The Organic Certification Process: Is it Sustainable for Small Producers in Developing Countries? A Case Study of ForesTrade Inc.

Mary L. Porter, School for International Training


Development workers and organizations have always struggled with whether their efforts empower their targeted populations or actually increase their dependency on outside help.

This research is a case study of ForesTrade Inc., a for-profit organization (FPO) that buys and sells organically certified and fair trade coffee and spices from Indonesia and Guatemala. As an organization that identifies itself as buyer and seller of organically certified products, it requires that its producers and suppliers be organically certified. ForesTrade Inc. finances and monitors the organic certification process for its producers.

Interviews were conducted with the management of ForesTrade Inc., farmers who grow products for ForesTrade Inc., and experts who work in organic farming in Indonesia. A review was also made of ForesTrade internal documents and of relevant literature on the organic certification process and sustainable development.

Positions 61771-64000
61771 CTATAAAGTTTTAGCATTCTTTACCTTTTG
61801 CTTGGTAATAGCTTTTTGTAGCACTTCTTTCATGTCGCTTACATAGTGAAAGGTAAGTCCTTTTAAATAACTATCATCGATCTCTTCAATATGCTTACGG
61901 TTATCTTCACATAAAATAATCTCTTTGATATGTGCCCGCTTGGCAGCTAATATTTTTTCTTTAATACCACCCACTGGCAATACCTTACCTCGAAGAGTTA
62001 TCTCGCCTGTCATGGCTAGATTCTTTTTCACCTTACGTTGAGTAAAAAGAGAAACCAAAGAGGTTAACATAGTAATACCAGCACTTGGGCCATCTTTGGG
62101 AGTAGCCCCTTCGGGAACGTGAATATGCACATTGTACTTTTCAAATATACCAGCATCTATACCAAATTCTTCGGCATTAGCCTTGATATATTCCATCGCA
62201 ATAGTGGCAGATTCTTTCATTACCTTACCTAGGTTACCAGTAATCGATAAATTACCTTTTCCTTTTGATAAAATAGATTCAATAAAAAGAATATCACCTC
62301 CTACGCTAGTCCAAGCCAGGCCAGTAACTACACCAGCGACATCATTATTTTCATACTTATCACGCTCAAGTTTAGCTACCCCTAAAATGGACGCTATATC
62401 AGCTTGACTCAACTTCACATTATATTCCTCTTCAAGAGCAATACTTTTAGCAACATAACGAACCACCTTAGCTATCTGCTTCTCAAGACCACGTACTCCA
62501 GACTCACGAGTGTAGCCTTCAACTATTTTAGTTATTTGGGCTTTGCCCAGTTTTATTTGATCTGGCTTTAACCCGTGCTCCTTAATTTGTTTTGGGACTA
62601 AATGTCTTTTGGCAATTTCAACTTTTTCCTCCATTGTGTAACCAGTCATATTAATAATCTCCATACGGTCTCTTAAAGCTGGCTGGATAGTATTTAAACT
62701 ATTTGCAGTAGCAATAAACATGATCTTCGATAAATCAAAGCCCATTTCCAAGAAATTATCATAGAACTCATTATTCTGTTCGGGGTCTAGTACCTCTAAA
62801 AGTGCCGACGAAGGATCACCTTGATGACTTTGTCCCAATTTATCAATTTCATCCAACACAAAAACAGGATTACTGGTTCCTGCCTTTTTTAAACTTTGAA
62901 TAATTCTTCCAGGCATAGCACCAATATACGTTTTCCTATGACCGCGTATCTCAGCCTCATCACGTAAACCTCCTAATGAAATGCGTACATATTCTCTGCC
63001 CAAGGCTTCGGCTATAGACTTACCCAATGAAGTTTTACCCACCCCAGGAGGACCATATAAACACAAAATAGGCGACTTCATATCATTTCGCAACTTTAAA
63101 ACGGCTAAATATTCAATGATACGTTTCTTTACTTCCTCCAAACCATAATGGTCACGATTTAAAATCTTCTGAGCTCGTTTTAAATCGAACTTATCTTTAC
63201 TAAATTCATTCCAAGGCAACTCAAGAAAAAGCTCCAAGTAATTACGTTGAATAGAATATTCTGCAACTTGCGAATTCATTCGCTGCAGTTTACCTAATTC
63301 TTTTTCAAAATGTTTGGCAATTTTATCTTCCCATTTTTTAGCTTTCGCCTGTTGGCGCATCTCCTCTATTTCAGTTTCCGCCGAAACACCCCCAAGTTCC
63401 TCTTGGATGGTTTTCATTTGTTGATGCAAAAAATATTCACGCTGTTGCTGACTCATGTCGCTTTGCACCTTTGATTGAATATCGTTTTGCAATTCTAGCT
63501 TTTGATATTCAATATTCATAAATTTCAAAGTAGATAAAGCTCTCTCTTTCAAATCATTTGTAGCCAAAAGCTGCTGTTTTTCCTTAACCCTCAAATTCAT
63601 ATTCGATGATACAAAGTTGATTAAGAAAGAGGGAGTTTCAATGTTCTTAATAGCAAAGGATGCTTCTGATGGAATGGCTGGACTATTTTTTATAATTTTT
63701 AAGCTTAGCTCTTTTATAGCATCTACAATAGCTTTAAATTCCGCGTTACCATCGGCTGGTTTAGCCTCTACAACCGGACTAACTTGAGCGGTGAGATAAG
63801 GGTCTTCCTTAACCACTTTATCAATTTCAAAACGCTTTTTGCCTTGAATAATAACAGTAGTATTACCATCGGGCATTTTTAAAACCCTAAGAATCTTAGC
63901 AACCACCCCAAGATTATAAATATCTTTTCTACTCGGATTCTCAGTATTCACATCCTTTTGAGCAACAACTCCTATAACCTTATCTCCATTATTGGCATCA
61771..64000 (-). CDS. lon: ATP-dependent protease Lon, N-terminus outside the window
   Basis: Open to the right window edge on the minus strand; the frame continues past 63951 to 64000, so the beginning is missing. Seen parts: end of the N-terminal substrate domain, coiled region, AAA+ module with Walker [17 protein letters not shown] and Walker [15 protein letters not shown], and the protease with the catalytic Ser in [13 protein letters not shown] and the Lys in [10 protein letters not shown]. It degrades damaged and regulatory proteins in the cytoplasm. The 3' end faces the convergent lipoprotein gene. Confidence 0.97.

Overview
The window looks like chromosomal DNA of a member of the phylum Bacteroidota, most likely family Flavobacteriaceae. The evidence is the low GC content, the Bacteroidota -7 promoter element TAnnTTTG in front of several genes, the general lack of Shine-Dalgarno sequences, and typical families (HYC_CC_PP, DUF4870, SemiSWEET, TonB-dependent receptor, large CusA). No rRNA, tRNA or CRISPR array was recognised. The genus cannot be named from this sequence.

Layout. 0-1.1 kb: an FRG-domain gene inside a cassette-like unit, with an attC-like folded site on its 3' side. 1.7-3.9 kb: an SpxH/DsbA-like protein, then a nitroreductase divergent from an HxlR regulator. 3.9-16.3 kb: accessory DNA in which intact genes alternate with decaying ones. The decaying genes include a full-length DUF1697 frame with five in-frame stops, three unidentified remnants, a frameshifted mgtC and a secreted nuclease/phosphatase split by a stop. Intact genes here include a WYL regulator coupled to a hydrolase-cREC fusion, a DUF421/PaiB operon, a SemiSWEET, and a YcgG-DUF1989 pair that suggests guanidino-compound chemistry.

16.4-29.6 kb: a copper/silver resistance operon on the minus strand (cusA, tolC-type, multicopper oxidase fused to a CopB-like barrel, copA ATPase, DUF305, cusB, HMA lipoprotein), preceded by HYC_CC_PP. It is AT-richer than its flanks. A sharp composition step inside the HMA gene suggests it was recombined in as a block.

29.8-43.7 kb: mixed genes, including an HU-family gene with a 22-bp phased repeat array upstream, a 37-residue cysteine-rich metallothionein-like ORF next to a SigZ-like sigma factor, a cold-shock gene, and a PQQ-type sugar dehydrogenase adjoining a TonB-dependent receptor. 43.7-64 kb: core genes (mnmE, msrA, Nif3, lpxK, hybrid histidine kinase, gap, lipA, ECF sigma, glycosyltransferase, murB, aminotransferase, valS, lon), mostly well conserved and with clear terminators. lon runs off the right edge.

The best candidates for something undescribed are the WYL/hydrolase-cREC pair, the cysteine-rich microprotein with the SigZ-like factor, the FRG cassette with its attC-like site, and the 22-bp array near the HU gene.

The research showed that the OCP is a complicated and consumer-driven process that does not help the producers in their efforts to gain access to international markets for their products. In its role, ForesTrade does not help to empower their producers because it oversees the OCP for them. ForesTrade needs to find ways to help the producers of its organically certified goods manage the OCP process themselves. Only in this way will they become sustainable participants in the international buying and selling of organic products.